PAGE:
In my explanation of how we perceive colours, I will try and keep things as simple as possible because one can get lost in the physiological and anatomical analysis of the eye!
As described in my previous post on ‘What is Colour’, we now know that light is waves of energy travelling at different wavelengths.
Light travels from the main light source, strikes the objects we are viewing, absorbing some of the colours in the light and reflecting others. The light, or wavelength of light pertaining to a particular colour, that is reflected off the object then travels to our eyes which collaborate with our brain in a complex process to interpret what we are viewing.
What happens when light enters our eyes?
Now, when wavelengths of light pass into the eye they are refracted by the cornea as they enter the eye chamber through the pupil. The iris surrounding the pupil dilates in bright light and constricts in low light altering the size of the pupil to allow the right amount of light to enter. Passing through the lens, the light focuses a sharp, inverted image on the retina, which is made of photoreceptor cells called rods and cones. According to their particular attributes, these photoreceptors absorb the light and translate it into patterns of electrical signals which are transmitted through a complex process to the head of the optic nerve which then transmits them to the visual cortex at the back of the brain.
What are rods and cones and how do they work?
The human eye has approximately 120,000,000 rods throughout the retina. Rods do not distinguish colour and do not need much light to be activated. They contain a visual pigment called rhodopsin and are most sensitive to blue/green light of 505 nanometers. For this reason, they enable us to ‘see’ in low light conditions helping us, for instance, to distinguish objects at night.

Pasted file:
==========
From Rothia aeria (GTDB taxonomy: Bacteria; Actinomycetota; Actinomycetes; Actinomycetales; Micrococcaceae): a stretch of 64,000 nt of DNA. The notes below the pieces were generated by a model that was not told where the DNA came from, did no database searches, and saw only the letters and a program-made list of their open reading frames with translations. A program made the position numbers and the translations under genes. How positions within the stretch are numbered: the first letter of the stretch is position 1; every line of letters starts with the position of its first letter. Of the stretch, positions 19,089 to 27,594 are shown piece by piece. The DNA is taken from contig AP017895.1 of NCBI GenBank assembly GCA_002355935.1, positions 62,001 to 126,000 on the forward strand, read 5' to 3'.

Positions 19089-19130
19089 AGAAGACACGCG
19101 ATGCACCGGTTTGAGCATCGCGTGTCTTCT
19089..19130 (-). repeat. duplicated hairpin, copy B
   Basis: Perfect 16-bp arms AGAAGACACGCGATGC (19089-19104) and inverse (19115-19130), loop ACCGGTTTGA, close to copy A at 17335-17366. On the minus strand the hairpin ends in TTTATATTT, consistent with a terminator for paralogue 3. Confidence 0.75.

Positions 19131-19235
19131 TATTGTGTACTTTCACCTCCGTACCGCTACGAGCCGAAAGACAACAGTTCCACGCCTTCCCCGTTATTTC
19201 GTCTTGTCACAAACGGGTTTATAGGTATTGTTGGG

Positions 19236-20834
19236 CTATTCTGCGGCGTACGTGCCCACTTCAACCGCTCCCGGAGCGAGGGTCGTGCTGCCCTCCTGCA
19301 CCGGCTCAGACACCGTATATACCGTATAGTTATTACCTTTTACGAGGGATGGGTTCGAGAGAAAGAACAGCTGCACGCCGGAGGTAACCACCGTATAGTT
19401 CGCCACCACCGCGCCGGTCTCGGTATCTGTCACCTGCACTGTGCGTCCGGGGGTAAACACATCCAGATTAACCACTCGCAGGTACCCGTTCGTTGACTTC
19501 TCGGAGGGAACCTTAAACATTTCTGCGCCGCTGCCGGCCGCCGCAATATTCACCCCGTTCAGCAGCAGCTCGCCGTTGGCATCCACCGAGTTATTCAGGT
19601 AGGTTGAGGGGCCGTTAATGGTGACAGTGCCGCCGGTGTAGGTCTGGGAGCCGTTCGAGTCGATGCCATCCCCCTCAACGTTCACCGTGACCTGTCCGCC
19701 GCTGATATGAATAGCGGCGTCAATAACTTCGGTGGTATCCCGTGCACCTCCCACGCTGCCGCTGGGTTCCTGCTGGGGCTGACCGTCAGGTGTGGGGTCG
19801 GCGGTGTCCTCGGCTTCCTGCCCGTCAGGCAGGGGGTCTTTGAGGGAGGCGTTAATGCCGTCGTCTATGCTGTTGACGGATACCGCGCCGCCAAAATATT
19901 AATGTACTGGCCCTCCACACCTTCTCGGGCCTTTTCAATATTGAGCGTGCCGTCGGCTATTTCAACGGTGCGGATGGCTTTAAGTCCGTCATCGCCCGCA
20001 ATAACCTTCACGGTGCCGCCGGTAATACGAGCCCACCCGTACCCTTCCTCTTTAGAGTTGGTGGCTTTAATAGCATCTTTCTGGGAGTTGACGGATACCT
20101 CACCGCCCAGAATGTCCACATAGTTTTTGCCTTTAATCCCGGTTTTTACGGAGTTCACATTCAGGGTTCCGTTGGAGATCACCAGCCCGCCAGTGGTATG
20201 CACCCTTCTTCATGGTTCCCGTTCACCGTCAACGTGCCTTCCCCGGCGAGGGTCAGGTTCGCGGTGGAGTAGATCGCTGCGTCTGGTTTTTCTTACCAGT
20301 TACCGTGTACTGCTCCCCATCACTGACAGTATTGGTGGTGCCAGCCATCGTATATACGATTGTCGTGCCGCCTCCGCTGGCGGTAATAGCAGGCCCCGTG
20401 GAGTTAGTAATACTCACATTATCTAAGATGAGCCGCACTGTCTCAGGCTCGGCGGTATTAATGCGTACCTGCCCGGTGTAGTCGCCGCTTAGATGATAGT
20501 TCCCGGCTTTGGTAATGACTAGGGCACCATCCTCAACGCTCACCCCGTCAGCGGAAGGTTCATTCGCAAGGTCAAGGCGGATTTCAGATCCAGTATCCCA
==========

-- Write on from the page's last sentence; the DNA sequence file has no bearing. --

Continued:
Cones, however, of which the human eye has approximately 6,000,000, help us to distinguish colour. There are three types of cones which are sensitive to red, green and blue, with a predominance of red and green cones. These are concentrated in the fovea. When the red and green cones are equally stimulated, the impression of yellow is generated. The blue cones are found sparsely scattered among the rods with maybe a few contained in the fovea.
When the brain receives these impulses of red, blue-violet and green it mixes them into a single message that informs us of what colour we are viewing. For example, when we see re it is because the red-sensitive cones are being activated while the green and blue-violet cones are relatively dormant.
Influencing factors in colour perception
The human eye can see 7,000,000 colours but our perception of colour is greatly affected by a myriad of factors amongst which are the ambient lighting conditions influencing the quality (value and intensity) of colours that we are viewing -in other words, whether it is dark or light or if we are indoors or outdoors- the surrounding conditions and light that will be reflected off other coloured surfaces, the materials used and their reflective and absorbent attributes will further affect our perception of them.
Lastly, certain colours are more easily perceived than others. Yellows and greens are seen before other hues, while red and violet are the most difficult to perceive.